Astronomers have long predicted that a “web” exists that is primarily composed of dark matter and could give clues about the overall structure of the Universe. Researchers were able to use light from an ancient quasar to image the hydrogen gas from a filament of the cosmic web for the first time. The study was led by Sebastiano Cantalupo of University of California at Santa Cruz and was published in Nature.
The web is predicted to be a net-like arrangement, up to 84% of which is believed to be dark matter which cannot be seen. Galaxies are not found sporadically in the Universe; they are arranged into clusters and super clusters which connect to form filaments in the web due to gravity. Overall, the cosmic web makes our Universe appear like foam or a sponge and essentially acts as the skeleton of the Universe.
Though computer simulations had consistently given the team an idea of what the web looked like, filaments have never been imaged directly. The Keck Telescope in Hawaii was used to image an ancient quasar named UM287 as it was seen over 10 billion years ago. Quasars are a variety of galactic nucleus that emits a great deal of radiation and are incredibly bright. This radiation can illuminate hydrogen gas into ultraviolet wavelengths. Because the telescope had to look so far away, the ultraviolet light coming off of the gas stretched due to the expanding Universe and made the gas visible.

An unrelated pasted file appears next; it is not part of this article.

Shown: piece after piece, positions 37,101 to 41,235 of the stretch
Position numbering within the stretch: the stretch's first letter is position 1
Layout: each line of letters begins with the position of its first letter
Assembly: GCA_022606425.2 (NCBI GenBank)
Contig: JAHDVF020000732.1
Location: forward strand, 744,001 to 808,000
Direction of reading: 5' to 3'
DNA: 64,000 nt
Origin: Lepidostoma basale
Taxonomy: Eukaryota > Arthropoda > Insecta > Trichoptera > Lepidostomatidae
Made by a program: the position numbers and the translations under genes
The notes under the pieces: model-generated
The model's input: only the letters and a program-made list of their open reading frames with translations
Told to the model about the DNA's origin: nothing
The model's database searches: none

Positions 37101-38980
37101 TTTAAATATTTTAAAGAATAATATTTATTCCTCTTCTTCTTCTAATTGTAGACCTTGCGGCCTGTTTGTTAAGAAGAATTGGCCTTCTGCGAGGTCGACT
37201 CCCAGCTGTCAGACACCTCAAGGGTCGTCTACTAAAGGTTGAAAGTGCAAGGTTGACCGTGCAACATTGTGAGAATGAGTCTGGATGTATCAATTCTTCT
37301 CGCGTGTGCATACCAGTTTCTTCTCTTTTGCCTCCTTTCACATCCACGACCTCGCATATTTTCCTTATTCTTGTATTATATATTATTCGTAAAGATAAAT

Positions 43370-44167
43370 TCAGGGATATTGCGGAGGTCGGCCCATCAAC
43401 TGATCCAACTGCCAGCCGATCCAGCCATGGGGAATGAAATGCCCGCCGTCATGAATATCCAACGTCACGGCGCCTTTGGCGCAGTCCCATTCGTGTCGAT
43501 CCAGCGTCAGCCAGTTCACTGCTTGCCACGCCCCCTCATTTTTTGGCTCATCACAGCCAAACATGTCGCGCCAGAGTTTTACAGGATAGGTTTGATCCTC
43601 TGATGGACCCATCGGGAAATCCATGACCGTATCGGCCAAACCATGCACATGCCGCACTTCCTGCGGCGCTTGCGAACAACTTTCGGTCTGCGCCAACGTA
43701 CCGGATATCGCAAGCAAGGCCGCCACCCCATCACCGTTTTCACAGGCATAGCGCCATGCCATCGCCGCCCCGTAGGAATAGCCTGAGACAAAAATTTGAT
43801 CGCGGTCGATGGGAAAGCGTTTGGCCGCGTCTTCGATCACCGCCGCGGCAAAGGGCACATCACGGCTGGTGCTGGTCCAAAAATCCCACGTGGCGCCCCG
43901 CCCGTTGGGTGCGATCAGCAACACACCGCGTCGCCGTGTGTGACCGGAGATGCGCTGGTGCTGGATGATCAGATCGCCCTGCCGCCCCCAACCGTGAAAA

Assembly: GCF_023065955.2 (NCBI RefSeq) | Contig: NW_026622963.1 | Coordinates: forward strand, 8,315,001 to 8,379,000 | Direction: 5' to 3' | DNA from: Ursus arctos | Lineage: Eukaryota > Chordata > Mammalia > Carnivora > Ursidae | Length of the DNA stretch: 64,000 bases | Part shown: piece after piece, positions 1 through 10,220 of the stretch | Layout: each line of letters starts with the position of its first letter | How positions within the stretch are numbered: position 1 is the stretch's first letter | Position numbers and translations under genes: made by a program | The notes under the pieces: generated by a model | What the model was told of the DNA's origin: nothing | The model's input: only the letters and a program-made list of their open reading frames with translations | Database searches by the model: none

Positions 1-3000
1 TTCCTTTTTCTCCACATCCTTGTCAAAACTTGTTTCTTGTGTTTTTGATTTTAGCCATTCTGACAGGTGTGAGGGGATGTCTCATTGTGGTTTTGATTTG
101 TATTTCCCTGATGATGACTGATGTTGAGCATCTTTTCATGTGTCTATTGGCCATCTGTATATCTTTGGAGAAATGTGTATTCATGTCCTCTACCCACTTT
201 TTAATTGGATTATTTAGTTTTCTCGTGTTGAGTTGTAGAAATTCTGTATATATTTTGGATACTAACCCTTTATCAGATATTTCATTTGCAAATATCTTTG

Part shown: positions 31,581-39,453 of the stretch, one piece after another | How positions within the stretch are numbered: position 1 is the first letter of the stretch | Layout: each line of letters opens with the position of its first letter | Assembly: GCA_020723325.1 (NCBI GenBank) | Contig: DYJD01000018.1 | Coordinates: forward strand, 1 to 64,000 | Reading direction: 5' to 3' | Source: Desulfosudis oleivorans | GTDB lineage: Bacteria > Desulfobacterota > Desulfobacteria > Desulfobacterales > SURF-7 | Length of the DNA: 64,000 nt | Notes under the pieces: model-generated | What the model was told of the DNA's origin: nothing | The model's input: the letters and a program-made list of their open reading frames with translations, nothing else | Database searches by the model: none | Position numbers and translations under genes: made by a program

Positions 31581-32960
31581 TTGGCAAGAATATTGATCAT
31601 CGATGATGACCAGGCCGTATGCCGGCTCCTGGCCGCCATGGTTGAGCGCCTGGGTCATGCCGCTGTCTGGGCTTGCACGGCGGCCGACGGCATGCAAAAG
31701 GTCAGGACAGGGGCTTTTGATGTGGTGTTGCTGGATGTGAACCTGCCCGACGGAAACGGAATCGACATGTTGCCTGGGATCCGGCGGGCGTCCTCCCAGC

The team was able to determine the original wavelength of the stretched UV light and use that formula to create a filter for the spectrometer which was ultimately used to detect gas filaments from the web. The 10 billion light year distance gave the researchers a chance to view cosmic radiation on a very large scale, allowing them to detect a gas cloud much larger than galaxy, with a gas filament of the cosmic web as the only logical conclusion. As if finding the filament was not exciting enough, it turned out to be much larger than any of them would have anticipated at two million light years across. This is the largest gas cloud ever detected.
Astronomers have imaged ancient quasars before in an attempt to spot “dark galaxies” which are dense clumps of gas completely devoid of stars. Despite previous uses of this technique, this is the first time that light was able to be seen. In this case, the team got lucky and the light from the quasar just happened to be pointed in the right direction for the gas to be detected.
The results obtained from this study will be used to update computer simulations of the web’s composition. The dark galaxies which represent little clusters in the web could contain ten times more gas than is currently being represented in the models. These results will allow astronomers to refine the model and use the filament to understand more about how the Universe is structured.